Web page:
Sunday, 6 February 2011

Back Soon

I'm just having a little break, be back soon.


From Susan Fletcher
Alderspring Design
               Festival of broken needles tofu cake
February 8 is the Festival of Broken Needles (Hari-Kuyo) in Japan.  It is the day when women gather to lay their broken needles to rest in a decorated bed of tofu.

This is a 400 year old tradition, and continues yet. Women will gather to lay their broken needles to rest, and to wish to honor them more by becoming more careful and skilled in their sewing in the year to come.

Why tofu? As far as I can work out it is probably because tofu is soft, so by laying the needles in tofu they are given a gentle resting place after all their hard work.

This festival derives from the cultural respect for the small and everyday objects.  Sometimes the resting place for the needles will be three tiers, the bottom containing other small sewing tools, the middle holding the tofu to receive the broken needles and the top containing sweets or baked goods as offerings.

Another idea I encountered while looking for information about this festival was the idea that as women sew they often think about their secret sorrows and hardships, and these thoughts go into their needles.  As they ceremonially lay the broken needles to rest, they may also lay these sorrows to rest. 

This is an invitation to all of you to join me on Feb 8 in pausing for a little while to honor our broken needles and pins by doing something with them. 

On Feb 8 take a bit of time to pause and reflect on the work and the pleasure all your different needles and pins give you, and join us in honoring these simple hardworking tools.  

Here are some suggestions for how you might do that:
-make your own broken needle resting place with a block of firm tofu and decorations
-make a small applique or stitchery about (broken) needles, or collage with broken needles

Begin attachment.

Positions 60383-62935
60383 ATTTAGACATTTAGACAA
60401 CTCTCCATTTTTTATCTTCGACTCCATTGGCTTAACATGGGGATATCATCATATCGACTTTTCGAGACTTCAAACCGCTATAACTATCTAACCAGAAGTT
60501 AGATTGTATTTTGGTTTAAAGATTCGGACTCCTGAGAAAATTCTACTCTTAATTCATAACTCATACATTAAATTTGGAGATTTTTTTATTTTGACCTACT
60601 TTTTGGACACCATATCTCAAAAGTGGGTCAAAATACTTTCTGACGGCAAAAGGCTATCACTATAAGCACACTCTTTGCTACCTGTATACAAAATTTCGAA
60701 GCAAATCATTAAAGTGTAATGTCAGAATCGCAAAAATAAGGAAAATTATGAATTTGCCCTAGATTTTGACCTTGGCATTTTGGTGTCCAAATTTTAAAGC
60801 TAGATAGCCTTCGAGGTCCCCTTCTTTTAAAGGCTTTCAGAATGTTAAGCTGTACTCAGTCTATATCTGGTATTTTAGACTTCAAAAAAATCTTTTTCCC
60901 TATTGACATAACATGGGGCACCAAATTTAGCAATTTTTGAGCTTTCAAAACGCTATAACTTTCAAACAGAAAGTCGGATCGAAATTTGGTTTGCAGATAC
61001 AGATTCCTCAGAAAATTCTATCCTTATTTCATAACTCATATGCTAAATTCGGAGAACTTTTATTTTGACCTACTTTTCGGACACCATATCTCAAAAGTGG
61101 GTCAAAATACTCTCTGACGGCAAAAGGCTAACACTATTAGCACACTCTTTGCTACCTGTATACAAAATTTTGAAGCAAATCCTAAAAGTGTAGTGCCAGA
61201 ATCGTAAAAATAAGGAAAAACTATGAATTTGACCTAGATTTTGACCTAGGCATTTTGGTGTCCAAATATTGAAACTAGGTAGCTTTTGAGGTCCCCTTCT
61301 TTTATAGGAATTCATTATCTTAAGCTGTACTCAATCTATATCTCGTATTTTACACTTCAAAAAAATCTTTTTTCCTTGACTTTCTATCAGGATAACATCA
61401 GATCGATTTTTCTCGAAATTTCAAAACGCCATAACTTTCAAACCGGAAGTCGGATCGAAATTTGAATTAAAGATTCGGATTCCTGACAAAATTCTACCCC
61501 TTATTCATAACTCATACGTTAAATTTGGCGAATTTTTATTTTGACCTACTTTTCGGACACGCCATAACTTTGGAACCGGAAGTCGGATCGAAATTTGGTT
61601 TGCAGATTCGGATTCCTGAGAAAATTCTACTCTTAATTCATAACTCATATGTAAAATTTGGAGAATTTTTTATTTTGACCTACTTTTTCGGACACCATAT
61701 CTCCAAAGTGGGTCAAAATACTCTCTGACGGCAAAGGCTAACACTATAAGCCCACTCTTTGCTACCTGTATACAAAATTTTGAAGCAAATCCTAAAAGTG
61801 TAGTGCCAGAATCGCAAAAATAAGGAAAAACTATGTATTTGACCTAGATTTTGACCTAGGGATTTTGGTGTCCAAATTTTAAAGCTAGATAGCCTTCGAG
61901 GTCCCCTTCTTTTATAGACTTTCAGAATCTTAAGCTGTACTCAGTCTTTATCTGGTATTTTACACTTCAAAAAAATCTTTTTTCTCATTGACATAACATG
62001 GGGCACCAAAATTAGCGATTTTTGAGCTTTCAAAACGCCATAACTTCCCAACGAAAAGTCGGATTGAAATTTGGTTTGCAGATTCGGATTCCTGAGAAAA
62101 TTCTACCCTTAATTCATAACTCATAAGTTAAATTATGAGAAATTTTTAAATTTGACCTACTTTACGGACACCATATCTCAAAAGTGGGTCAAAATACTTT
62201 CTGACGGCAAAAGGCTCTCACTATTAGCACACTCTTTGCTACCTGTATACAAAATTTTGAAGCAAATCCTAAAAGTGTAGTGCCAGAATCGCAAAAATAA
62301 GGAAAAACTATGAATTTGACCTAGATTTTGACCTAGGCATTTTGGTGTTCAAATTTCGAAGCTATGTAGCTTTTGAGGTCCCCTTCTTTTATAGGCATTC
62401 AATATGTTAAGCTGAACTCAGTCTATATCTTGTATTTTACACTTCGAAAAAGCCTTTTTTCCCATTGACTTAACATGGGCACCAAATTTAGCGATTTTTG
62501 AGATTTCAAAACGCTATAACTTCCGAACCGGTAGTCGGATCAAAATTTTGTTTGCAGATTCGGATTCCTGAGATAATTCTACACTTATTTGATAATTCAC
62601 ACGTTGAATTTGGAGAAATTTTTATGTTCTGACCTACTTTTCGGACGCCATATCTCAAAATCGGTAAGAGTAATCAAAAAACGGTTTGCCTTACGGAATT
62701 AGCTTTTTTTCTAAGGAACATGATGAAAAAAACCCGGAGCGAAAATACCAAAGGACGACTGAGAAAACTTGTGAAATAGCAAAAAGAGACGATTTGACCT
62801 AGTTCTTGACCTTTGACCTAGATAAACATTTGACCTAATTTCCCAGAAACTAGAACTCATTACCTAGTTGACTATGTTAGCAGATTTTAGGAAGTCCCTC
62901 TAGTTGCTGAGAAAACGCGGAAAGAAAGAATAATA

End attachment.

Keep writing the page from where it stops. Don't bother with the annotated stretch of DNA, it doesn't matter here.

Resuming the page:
-make a new needle case
-collect together and organize you pins and needles
-simply make an artistic photograph of your needles, pins, pincushions, needle cases...

Whatever you choose to do, take a photograph and email it to me. I will be posting the photographs here until the end of February. You can include a short sentence or two to accompany it.  

For links to more about the Festival of Broken Needles go to Sashiko Stitchers and look for the links in the right sidebar. 

I am, of course, hoping you will send me photographs to put on the sashiko stitchers site!  I will post them until the end of February. 
Email them to either address

Added 7th February 2011 - 
This is what I have done for hari-kuyo this year:

I lined a small box with a piece of wadding and then laid my needles and pins to rest on it, thanking them for the work they have done and what they have helped me create during the past year.
I made a small quilt for the pins and needles and covered them with it.
Finally I put the lid on the box and tied it with ribbon.

Thursday, 3 February 2011

Prayers and Postcards

This is my first mini quilt for Jenny's "Give thanks" BOM wall hanging and today I am giving thanks that the prayers Jenny requested for north Queensland yesterday were answered and that, although there is terrible devastation, there was no loss of life when cyclone Yasi hit.
I haven't felt up to doing any sewing this week but did receive the last of the latest fabric postcards in the current swap I've been doing.  This is with BQLPC and is a lot of fun (and you don't have to do every swap).  The theme was "Inspired by ny favourite music" and these are the cards I was sent:

This is Pauline's beautiful interpretation of Rimsky-Korsakov's "Dragonflies"

and Jacquie loves Mussorgsky's "Pictures at an Exhibition"

Janet's favourite, the Duet from "The Pearl Fishers" by Bizet inspired this delicate design

Two ladies decided to base their cards on a genre of music rather than a specific piece, 

Jan loves jazz

and Annette was moved by hearing her brother sing as a soloist in their church choir

My cards for the swap were inspired by Holst's Planets Suite.  They were all slightly different but this is the one I kept for myself.
It is so exciting to wait for the postman when cards are due and to see how the themes have been interpreted.